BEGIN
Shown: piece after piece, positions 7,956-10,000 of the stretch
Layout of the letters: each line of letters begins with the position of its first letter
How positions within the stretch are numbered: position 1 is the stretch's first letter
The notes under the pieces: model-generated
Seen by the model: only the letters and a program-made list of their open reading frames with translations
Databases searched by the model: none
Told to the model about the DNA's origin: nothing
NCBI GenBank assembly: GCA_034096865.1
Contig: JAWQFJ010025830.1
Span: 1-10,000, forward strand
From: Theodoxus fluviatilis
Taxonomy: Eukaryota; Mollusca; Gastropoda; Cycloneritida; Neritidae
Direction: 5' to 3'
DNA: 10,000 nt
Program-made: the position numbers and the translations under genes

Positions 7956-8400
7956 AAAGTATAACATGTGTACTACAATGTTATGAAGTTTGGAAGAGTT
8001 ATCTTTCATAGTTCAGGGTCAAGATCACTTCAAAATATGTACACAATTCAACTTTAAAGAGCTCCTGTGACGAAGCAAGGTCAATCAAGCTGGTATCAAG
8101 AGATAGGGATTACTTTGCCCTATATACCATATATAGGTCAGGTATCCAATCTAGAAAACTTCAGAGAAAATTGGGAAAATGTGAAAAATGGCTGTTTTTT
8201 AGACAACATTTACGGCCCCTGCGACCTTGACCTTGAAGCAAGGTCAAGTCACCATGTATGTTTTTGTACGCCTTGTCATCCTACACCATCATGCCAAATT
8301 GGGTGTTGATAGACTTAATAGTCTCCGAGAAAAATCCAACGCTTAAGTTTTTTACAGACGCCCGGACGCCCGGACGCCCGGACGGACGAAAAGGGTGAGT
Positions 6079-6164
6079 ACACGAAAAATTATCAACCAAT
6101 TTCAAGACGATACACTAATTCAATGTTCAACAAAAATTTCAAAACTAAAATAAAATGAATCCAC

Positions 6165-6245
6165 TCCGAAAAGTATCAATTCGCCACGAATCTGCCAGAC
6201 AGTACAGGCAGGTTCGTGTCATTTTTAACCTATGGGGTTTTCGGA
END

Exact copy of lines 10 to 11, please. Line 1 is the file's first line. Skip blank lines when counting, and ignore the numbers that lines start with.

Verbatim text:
Span: 1-10,000, forward strand
From: Theodoxus fluviatilis